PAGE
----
Contreras, NPR; Gary Bartz; Willard Jenkins, Open Sky. Location: New York 
Ballroom A, Sheraton Hotel. 

Saturday, 5 p.m.
Panel: Down Beat First-Person Project with Roy Haynes. Drummer Roy Haynes has 
played almost the entire history of jazz, from big bands and the roots of 
bebop, to the avant-garde and innovations behind the kit up to today. Expect 
nothing but brutal honesty and humor from Haynes in what promises to be an enter
taining and thought-provoking live interview with correspondent Paul de Barros 
and one of the true legends of the music. Location: New York Ballroom B, 
Sheraton Hotel. 5 pm

I'm hopeful you've read this entire megillah. JJA members including Sy 
Johnson, R. Andrew Lepley, Fred Bouchard and David Adler will be covering IAJE with 
photos and articles on Jazzhouse and in Jazz Notes.

best, Howard

January 23, 2004 at 8 pm

Finding Paul Haines: A Tribute To The Late Jazz-Poet, Music Colloquialist, 
Video Artist, Teacher And Outfielder

Organized by JJA member Stuart Broomer, editor, Coda Magazine;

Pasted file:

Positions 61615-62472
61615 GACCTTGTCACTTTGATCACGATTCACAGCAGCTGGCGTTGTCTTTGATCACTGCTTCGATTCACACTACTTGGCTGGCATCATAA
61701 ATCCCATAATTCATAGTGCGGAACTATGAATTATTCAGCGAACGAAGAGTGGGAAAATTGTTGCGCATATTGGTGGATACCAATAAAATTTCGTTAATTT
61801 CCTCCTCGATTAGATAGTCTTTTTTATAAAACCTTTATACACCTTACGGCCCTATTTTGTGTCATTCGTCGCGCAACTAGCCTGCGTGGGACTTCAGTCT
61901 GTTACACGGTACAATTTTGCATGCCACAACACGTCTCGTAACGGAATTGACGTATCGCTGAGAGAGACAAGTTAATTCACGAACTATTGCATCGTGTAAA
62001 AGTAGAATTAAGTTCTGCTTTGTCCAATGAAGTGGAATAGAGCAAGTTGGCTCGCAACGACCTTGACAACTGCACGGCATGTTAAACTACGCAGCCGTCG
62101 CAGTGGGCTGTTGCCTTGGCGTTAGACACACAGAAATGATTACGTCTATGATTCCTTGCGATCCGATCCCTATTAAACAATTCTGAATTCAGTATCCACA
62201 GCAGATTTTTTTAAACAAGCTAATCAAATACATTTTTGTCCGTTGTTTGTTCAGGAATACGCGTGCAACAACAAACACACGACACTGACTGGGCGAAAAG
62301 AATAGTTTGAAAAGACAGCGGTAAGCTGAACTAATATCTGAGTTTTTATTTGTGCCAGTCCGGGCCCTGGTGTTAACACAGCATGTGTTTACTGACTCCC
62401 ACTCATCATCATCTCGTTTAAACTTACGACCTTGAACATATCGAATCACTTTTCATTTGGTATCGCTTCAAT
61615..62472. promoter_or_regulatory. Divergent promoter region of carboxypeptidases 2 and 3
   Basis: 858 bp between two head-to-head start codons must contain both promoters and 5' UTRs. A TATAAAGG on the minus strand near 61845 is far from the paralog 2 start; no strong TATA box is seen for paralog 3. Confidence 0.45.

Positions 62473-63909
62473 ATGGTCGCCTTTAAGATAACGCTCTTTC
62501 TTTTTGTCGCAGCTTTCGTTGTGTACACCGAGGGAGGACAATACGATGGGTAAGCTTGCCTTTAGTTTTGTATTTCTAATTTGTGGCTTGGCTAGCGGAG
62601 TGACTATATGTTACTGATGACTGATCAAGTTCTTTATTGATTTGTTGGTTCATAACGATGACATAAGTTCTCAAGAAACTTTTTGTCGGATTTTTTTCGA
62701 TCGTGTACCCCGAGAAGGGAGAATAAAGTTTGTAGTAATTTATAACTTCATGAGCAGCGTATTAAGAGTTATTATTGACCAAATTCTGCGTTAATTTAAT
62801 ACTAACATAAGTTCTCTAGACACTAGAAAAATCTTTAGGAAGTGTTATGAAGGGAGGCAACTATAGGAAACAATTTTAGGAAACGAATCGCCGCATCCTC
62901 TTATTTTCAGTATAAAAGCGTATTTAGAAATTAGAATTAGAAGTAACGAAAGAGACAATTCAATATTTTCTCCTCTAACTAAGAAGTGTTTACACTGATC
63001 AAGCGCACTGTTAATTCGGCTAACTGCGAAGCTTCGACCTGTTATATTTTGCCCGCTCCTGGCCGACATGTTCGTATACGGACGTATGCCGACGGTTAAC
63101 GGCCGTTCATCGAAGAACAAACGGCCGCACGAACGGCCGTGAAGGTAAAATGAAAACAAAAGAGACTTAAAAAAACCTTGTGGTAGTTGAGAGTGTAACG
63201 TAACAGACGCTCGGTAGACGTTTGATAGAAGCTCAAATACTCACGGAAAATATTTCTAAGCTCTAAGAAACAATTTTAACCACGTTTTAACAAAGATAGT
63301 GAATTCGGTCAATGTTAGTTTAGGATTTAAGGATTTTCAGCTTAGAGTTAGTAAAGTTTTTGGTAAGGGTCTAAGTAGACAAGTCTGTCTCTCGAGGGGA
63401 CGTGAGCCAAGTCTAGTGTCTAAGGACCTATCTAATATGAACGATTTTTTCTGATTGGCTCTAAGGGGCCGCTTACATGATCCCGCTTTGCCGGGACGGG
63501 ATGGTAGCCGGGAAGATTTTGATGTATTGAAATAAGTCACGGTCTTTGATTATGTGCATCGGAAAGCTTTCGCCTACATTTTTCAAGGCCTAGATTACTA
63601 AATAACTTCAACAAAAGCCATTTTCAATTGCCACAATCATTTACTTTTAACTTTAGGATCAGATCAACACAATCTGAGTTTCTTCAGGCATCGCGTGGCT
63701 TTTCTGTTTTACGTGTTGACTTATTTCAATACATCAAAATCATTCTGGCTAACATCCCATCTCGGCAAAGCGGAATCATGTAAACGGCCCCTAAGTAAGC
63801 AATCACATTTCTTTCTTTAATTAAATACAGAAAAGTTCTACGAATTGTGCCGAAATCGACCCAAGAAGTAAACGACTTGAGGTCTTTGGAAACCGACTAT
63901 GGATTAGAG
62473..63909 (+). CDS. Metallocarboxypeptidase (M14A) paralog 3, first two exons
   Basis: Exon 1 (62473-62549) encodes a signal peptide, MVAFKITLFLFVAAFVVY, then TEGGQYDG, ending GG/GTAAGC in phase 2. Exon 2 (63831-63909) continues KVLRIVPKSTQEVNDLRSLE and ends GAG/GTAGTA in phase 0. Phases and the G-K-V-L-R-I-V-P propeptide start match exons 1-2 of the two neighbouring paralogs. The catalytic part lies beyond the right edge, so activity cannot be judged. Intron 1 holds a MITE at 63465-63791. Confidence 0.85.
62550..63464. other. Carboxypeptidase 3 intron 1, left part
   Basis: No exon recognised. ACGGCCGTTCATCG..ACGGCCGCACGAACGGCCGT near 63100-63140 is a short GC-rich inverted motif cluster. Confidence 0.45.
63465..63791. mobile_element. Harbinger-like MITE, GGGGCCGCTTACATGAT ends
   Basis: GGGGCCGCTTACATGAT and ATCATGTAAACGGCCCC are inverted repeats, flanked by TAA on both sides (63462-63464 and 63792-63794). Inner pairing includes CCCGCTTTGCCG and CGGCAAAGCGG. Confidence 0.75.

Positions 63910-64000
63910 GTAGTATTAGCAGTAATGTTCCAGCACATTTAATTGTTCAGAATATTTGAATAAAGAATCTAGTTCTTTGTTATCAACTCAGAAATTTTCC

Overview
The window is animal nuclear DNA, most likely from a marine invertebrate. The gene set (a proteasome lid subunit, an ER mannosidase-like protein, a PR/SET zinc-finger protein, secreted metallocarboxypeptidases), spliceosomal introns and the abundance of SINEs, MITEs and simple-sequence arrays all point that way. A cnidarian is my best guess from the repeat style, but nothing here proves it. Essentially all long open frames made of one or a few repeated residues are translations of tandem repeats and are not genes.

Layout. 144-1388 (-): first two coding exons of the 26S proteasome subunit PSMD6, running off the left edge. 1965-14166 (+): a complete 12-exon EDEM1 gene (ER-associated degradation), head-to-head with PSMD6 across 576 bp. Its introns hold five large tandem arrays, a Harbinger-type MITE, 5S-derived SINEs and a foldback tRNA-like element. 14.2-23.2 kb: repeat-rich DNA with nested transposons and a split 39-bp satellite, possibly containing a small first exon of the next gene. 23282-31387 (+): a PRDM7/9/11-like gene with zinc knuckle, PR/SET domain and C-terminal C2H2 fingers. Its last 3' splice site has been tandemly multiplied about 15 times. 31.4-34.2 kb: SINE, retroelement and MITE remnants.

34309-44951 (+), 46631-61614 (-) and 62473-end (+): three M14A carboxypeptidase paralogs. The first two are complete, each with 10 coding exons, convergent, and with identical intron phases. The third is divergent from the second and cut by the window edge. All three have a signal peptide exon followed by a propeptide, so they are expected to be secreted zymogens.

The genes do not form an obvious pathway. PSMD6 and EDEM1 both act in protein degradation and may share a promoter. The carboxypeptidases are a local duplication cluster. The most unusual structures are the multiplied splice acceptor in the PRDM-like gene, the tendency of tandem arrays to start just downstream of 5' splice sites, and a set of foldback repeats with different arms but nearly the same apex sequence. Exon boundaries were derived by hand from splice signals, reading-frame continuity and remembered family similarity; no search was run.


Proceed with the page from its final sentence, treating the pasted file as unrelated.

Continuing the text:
Featuring Roswell Rudd, Evan Parker, Michael Snow, George Cartwright, Syd 
Straw, Emily Haines And Empty Room, Karen Mantler and others TBA.
at
Tonic
107 NORFOLK
btw Delancey and Rivington
212-358-7504
www.tonicnyc.com

 F train to Delancey
 J / M / or Z  trains to Essex
 Walk  east on Delancey (towards Williamsburg Bridge)
 1st left on to Norfolk St

 About Paul Haines

American-born (1933) Canadian jazz-poet and, great textualist to the avant 
garde, Paul Haines is best known to jazz fans for his work as a lyricist with 
composer Carla Bley, specifically the hugely ambitious concept album ESCALATOR 
OVER THE HILL(1971) and its follow-up, TROPIC APPETITES(1973). His poems have 
also been played into music by Paul Bley, Robert Wyatt, Evan Parker, John
Tchichai, George Cartwright, Derek Bailey, John Oswald, Michael Snow, Roswell 
Rudd, Steve Swallow and many others. In 1994, the American Clave label 
released the double-disc DARN IT! POEMS BY PAUL HAINES, MUSICS BY MANY, a tribute 
featuring musicians of all stripes interpreting Haines' texts. His liner notes 
and other writings on music are fed by the abundance of his delight in hearing 
great
licks and dancing his words around them in kaleidoscopic turns of 
phrase, jokes, tender non-sequitors, cryptic abbreviations to some common 
grand unknown.

Paul Haines passed away suddenly at his home, Easterly, in Ennismore, 
Ontario, on January 21, 2003.

Listen to a great BBC Profile of Paul Haines:
www.bbc.co.uk/radio3/jazz/.../jon3030228fhaines.shtml